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Graduate Program

Doctoral Programs

General Information for Ph.D. Applicants

Thank you for your interest in the PhD program. The most important point about our admissions process is that we look at each student as an individual and review the complete application for strengths and indications of ability to be successful in our program.

We make our final decisions about offers of admission based on whether a student's interests are a match for one of the faculty who has decided to admit a student for the coming year. Thus, it is possible for a student to apply with solid credentials, but not have a place in the PhD program because there is no research match with an available faculty member. Applicants should, therefore, carefully read faculty profiles and learn about the various department sponsored labs and research projects described elsewhere on this website.

The faculty who can serve as primary mentors for PhD students include:

  • Marina Bers
  • Eileen Crehan
  • Ann Easterbrooks
  • Sasha Fleary
  • Calvin Gidney
  • Sara Johnson
  • Richard Lerner
  • Tama Leventhal
  • Christine McWayne
  • Jayanthi Mistry
  • Ellen Pinderhughes

In addition to matching with a faculty member, we look at several other factors when deciding if a candidate is a good fit for our department.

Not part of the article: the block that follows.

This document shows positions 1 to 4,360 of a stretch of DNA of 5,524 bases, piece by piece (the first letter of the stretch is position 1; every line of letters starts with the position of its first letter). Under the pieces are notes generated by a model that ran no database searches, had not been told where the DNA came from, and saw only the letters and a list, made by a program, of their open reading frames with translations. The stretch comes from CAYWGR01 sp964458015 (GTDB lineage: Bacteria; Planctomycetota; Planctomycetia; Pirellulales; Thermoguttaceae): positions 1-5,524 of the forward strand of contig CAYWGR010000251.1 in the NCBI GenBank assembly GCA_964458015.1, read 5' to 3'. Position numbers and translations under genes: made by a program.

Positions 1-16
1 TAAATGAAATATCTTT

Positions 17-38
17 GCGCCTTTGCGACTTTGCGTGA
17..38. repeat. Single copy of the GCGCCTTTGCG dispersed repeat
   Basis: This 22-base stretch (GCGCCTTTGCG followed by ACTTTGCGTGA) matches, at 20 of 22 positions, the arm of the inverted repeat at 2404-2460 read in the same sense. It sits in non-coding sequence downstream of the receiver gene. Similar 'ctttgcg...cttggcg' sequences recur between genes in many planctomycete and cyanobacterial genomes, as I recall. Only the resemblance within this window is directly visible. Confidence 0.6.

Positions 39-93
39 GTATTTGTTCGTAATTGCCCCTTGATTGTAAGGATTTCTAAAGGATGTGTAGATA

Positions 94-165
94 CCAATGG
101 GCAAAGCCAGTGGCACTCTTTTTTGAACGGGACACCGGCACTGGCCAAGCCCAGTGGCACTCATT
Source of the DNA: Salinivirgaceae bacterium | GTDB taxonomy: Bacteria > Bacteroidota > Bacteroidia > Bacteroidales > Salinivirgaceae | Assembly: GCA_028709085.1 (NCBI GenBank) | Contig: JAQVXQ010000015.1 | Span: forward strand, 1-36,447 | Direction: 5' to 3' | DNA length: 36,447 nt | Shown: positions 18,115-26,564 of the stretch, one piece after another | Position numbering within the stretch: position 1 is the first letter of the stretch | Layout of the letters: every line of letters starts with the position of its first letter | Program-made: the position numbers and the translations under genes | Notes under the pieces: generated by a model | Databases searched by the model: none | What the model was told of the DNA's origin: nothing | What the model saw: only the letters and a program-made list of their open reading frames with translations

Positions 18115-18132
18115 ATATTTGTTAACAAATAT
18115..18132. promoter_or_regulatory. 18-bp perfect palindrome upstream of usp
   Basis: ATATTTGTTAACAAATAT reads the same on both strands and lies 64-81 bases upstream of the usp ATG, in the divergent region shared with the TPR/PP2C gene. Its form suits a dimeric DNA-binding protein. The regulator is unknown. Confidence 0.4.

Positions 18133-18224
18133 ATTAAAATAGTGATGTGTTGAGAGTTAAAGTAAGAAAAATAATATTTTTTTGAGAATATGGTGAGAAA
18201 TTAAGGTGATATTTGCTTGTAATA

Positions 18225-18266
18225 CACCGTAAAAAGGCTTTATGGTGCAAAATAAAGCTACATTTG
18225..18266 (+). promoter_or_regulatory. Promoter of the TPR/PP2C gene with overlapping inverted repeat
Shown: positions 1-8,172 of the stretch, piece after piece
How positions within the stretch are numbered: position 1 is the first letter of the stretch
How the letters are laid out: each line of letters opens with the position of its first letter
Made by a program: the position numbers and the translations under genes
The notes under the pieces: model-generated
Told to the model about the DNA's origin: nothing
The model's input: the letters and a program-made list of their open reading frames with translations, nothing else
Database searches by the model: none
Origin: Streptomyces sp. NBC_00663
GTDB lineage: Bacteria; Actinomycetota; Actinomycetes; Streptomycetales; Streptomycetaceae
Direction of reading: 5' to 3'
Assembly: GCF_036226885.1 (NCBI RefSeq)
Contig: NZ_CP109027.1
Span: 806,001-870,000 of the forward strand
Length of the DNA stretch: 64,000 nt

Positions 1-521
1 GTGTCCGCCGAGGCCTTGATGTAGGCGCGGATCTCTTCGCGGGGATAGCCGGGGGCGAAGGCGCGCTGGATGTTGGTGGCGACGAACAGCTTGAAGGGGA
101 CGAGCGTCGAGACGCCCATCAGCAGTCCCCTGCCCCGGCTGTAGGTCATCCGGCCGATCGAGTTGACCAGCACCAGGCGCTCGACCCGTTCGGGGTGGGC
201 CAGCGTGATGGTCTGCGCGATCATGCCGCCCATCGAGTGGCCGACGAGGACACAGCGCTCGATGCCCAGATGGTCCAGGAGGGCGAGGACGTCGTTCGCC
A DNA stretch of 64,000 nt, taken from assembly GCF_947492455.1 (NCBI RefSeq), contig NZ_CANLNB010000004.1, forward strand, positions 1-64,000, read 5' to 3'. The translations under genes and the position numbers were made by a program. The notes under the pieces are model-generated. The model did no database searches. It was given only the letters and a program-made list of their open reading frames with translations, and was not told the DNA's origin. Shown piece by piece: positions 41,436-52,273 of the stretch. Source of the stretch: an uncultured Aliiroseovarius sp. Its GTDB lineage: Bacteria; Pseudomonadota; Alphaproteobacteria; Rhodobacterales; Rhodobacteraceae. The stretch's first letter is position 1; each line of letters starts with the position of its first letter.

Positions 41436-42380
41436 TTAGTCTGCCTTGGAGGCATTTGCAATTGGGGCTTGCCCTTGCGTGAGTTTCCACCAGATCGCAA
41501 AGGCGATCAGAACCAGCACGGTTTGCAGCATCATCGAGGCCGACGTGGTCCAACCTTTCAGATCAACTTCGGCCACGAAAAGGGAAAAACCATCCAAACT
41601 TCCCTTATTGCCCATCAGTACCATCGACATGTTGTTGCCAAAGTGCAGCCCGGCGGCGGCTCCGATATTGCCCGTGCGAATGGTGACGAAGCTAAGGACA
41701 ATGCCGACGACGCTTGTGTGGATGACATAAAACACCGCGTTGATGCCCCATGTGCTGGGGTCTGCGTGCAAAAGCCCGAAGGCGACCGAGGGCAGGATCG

• Generally, the median verbal GRE score among our enrolled (not our accepted) applicants is low 600. The median math GRE score is 700. The GRE is one piece of a student's information that we review when considering applicants. When applicants present with scores outside our range, we look for other indications that they might be successful in our program.
  • We look for experience in research and/or applied settings. We admit students who have diverse combinations of research and applied experiences. Typically, applicants with strong profiles who have had no experience with research might be offered admission into our MA/PhD program, through which they would first complete their MA thesis before undertaking the PhD program. These students, if successful in completing the MA thesis, move on to doctoral work without reapplying. Other applicants who lack research experience might be offered admission into our MA program in order to allow them the opportunity to obtain that level training while demonstrating their ability to handle graduate level work. In those cases, MA students interested in the PhD program would reapply.
  • Letters from references from 3 individuals who have taught or advised the applicant, are very important as they typically address the applicant's ability to thrive in an academic setting. We also look to letters from references who supervised the applicant (or a colleague of the applicant) as they can provide important information about the applicant's intellectual work, ability to work with others, perseverance, etc.
  • The personal statement is extremely important as it provides an indication of how the applicant has thought about the match between his/her interests and what Eliot-Pearson as well as specific faculty members have to offer. The personal statement is also used as an indication of the applicant's writing ability.
  • Finally, we also give consideration to the undergraduate experience, the course of study undertaken, and GPA at the respective institution where the applicant studied.